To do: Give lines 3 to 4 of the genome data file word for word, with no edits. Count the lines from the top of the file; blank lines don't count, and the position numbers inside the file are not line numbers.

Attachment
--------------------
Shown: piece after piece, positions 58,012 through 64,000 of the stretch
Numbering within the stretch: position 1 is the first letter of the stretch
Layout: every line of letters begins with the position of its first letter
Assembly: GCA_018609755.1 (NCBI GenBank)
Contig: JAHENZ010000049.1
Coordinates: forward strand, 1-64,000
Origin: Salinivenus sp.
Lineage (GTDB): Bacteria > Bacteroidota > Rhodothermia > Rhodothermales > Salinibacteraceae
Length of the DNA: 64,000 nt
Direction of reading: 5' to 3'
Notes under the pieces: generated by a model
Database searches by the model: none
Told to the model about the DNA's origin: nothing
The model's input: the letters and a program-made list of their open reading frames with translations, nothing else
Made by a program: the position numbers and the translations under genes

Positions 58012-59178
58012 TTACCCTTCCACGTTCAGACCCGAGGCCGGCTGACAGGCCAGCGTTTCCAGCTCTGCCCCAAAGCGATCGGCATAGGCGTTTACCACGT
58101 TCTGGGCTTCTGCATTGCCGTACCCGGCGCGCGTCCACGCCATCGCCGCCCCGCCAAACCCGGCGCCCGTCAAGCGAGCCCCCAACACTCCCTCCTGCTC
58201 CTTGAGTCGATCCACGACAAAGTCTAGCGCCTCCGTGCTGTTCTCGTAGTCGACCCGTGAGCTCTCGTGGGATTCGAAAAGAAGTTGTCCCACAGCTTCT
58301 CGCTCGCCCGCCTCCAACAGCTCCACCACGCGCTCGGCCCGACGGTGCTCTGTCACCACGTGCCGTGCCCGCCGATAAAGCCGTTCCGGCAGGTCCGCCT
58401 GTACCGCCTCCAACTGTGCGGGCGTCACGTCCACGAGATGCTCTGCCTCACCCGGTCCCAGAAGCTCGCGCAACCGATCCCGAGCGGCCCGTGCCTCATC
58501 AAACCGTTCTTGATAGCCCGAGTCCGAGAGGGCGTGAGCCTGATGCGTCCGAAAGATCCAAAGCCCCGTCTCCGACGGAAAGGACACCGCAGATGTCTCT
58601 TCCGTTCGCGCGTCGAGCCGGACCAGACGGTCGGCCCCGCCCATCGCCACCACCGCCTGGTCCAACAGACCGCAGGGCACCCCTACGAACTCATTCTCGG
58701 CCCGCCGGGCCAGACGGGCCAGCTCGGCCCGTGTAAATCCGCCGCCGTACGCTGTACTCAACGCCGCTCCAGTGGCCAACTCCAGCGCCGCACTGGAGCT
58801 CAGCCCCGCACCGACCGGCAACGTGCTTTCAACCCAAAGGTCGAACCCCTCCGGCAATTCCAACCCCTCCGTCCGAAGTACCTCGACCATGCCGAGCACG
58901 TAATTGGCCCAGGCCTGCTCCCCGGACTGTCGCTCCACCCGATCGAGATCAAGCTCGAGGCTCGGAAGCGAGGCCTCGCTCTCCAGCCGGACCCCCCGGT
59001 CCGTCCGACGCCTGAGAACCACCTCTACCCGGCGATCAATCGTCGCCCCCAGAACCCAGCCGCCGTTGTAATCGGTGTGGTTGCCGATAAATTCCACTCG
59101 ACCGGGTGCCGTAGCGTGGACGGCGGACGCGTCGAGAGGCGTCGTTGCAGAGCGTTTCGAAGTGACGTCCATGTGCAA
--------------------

Layout: every line of letters begins with the position of its first letter
Assembly: GCA_018609755.1 (NCBI GenBank)